Here is a Desmos graph (link here) which shows that if we think of a sequence as a discrete version of a function, then the corresponding series is like a discrete version of a definite integral (area under a curve). Infinite series might be non-intuitive in the same way that improper integrals might be non-intuitive: something that seems big or unbounded in one sense is actually small or finite in another, hence Xeno’s paradox.

Partial sums and convergence of series

You might think that the infinite sum in our motivating example \frac{1}{2} + \frac{1}{4}+ \frac{1}{8}+\frac{1}{16}+\frac{1}{32}+ \cdots should be infinite. After all, we are adding up infinitely many positive numbers! However, there is a notion of convergence for infinite series, just like there is for improper integrals.

Video 2 below provides an introduction important definitions for discussing series: the sequence of partial sums of a series and what it means for a series to converge.

I should point out in the videos below you’ll see graphs of partial sums; those graphs and the Desmos graph linked above are related but not exactly the same.

Video 2

This video also describes the divergence test for series and shows some motivating examples of some series which converge or diverge. Officially, the divergence test isn’t covered until Lesson 15, but understanding it now will help us understand convergence better.

Back to the motivating example

From Video 1, we learned that a series \{a_n\} converges if its corresponding sequence of partial sums \{S_n\} converges, so we can use this to analyze our motivating example

    \[\frac{1}{2} + \frac{1}{4}+ \frac{1}{8}+\frac{1}{16}+\frac{1}{32}+ \cdots\]

. Let’s compute the first few partial sums for this series:

  1. S_1 = a_1 = \frac{1}{2}
  2. S_2 = a_1+a_2 = \frac{1}{2}+\frac{1}{4} = \frac{3}{4}
  3. S_3 = a_1+a_2 +a_3= \frac{1}{2}+\frac{1}{4} + \frac{1}{8} = \frac{7}{8}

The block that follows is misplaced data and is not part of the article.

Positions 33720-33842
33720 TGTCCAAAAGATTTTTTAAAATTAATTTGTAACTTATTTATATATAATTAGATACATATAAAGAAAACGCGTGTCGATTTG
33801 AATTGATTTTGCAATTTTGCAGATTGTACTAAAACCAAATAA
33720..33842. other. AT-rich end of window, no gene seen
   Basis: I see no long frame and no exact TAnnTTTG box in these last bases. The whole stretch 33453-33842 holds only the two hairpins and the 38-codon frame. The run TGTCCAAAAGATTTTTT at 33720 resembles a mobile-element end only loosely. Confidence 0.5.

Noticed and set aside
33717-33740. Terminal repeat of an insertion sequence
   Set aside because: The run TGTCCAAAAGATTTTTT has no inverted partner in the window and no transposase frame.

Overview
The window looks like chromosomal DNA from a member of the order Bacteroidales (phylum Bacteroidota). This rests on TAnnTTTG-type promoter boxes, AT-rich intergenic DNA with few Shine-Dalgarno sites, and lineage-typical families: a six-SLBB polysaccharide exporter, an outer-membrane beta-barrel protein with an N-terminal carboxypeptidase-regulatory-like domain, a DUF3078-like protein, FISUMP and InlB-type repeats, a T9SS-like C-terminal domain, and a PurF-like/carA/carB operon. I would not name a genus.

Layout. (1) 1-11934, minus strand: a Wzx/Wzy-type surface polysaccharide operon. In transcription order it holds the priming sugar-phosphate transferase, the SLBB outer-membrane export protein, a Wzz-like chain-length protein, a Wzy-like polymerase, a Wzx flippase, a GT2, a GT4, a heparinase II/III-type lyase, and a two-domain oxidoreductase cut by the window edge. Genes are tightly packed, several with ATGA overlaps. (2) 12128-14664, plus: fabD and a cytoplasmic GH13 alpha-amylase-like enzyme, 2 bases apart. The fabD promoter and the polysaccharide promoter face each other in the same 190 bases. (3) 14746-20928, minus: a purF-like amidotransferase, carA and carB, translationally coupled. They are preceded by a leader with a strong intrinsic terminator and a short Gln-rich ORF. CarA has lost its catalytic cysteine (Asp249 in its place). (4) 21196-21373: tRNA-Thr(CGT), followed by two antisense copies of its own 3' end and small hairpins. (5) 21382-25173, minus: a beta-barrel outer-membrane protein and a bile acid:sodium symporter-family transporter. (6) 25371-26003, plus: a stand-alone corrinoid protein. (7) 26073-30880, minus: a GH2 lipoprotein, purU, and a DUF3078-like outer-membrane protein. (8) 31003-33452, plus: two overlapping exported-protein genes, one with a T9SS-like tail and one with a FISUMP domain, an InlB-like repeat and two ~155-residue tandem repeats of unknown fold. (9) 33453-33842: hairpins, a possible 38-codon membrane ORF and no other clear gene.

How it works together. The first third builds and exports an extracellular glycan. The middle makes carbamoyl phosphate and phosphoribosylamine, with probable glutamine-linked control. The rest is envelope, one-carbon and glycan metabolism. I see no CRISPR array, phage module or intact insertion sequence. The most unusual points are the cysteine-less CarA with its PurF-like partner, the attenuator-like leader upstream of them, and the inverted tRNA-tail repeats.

4. S_4 = a_1+a_2 +a_3+a_4= \frac{1}{2}+\frac{1}{4} + \frac{1}{8} + \frac{1}{16} = \frac{1}{16}.
  5. …and so on…

So the sequence of partial sums is precisely the sequence \{S_N\} from the Warmup exercise 1! Since we showed in Warmup exercise 1 that the sequence \{S_n\} converges to 1, this means that the infinite sum \frac{1}{2} + \frac{1}{4}+ \frac{1}{8}+\frac{1}{16}+\frac{1}{32}+ \cdots converges to 1. In sigma notation:

    \[ \sum_{n=1}^\infty \left(\frac{1}{2^n}\right)^n = 1\]

Geometric Series

The series from the motivating example is an example of a geometric series (which you might remember from your precalculus class). Geometric series are your friends! They’re among the nicest types of series you might hope to meet. One reason that they’re so nice is that if a series is geometric, it’s easy to tell if it converges or diverges. If a geometric series converges, it’s also easy to see what it converges to.

Over the next few lessons, we’ll be assembling a new toolbox full of tests you can try to apply to see if a series converges. Some of the tests in the toolbox might look complicated at first, but we’ll point out when a particular test is saying, “Well…this series isn’t actually geometric, but it’s practically eventually almost geometric, and that’s good enough.” We’ll come back to this property in Lesson 18 (link here).